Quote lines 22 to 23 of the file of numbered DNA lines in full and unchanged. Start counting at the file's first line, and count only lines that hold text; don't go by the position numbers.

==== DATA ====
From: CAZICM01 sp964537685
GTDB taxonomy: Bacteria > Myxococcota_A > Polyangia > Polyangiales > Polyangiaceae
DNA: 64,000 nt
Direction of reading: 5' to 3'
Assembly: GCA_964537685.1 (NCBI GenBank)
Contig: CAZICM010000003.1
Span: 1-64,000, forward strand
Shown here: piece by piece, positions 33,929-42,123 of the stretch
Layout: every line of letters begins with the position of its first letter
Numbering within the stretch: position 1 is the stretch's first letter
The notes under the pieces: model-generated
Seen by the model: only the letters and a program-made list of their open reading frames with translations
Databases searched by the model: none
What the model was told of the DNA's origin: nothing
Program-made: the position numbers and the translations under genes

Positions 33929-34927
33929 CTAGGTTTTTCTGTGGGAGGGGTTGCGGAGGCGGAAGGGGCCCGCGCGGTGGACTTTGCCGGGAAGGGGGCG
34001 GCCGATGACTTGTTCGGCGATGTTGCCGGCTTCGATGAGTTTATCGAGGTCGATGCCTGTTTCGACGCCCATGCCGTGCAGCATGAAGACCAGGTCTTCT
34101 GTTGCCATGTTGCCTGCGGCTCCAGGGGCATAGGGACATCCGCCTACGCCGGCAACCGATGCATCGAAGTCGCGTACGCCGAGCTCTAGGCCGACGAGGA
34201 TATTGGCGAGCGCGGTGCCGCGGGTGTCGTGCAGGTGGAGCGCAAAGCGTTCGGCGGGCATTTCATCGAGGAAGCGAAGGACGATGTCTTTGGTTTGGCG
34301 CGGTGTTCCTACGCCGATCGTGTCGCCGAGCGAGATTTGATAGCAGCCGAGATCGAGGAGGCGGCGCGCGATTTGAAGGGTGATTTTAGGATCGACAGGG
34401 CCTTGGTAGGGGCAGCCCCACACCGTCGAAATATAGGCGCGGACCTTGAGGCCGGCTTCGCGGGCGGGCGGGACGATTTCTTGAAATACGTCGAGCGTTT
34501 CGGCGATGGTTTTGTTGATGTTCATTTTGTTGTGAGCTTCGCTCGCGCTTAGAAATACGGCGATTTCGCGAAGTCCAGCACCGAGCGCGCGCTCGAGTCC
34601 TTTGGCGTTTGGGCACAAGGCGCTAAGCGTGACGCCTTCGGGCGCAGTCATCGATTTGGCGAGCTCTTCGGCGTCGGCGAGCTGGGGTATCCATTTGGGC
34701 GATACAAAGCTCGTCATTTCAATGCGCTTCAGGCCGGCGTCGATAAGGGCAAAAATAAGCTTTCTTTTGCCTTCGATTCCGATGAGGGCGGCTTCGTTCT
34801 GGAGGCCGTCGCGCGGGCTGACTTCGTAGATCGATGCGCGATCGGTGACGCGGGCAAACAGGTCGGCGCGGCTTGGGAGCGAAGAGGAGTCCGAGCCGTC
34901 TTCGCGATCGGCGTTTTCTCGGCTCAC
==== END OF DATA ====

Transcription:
34401 CCTTGGTAGGGGCAGCCCCACACCGTCGAAATATAGGCGCGGACCTTGAGGCCGGCTTCGCGGGCGGGCGGGACGATTTCTTGAAATACGTCGAGCGTTT
34501 CGGCGATGGTTTTGTTGATGTTCATTTTGTTGTGAGCTTCGCTCGCGCTTAGAAATACGGCGATTTCGCGAAGTCCAGCACCGAGCGCGCGCTCGAGTCC